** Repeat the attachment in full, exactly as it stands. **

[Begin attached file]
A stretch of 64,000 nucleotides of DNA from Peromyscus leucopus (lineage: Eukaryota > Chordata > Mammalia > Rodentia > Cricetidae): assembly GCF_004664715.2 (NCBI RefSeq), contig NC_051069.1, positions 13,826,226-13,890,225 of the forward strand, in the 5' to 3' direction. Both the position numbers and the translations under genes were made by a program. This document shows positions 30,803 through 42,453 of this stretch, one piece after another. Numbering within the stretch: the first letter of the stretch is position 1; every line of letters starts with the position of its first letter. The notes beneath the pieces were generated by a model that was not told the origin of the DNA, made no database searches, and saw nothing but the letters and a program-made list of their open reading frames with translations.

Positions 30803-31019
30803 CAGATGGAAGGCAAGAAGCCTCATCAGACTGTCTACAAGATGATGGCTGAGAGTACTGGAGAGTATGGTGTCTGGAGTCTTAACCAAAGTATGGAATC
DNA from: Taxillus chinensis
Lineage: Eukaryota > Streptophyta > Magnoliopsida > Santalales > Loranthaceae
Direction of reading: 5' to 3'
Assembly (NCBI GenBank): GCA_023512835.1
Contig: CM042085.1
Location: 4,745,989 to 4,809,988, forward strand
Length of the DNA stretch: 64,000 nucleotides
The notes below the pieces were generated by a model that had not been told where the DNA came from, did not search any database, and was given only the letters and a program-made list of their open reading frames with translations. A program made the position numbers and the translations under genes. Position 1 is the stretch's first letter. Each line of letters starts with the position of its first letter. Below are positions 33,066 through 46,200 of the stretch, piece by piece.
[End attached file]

A stretch of 64,000 nucleotides of DNA from Peromyscus leucopus (lineage: Eukaryota > Chordata > Mammalia > Rodentia > Cricetidae): assembly GCF_004664715.2 (NCBI RefSeq), contig NC_051069.1, positions 13,826,226-13,890,225 of the forward strand, in the 5' to 3' direction. Both the position numbers and the translations under genes were made by a program. This document shows positions 30,803 through 42,453 of this stretch, one piece after another. Numbering within the stretch: the first letter of the stretch is position 1; every line of letters starts with the position of its first letter. The notes beneath the pieces were generated by a model that was not told the origin of the DNA, made no database searches, and saw nothing but the letters and a program-made list of their open reading frames with translations.

Positions 30803-31019
30803 CAGATGGAAGGCAAGAAGCCTCATCAGACTGTCTACAAGATGATGGCTGAGAGTACTGGAGAGTATGGTGTCTGGAGTCTTAACCAAAGTATGGAATC
DNA from: Taxillus chinensis
Lineage: Eukaryota > Streptophyta > Magnoliopsida > Santalales > Loranthaceae
Direction of reading: 5' to 3'
Assembly (NCBI GenBank): GCA_023512835.1
Contig: CM042085.1
Location: 4,745,989 to 4,809,988, forward strand
Length of the DNA stretch: 64,000 nucleotides
The notes below the pieces were generated by a model that had not been told where the DNA came from, did not search any database, and was given only the letters and a program-made list of their open reading frames with translations. A program made the position numbers and the translations under genes. Position 1 is the stretch's first letter. Each line of letters starts with the position of its first letter. Below are positions 33,066 through 46,200 of the stretch, piece by piece.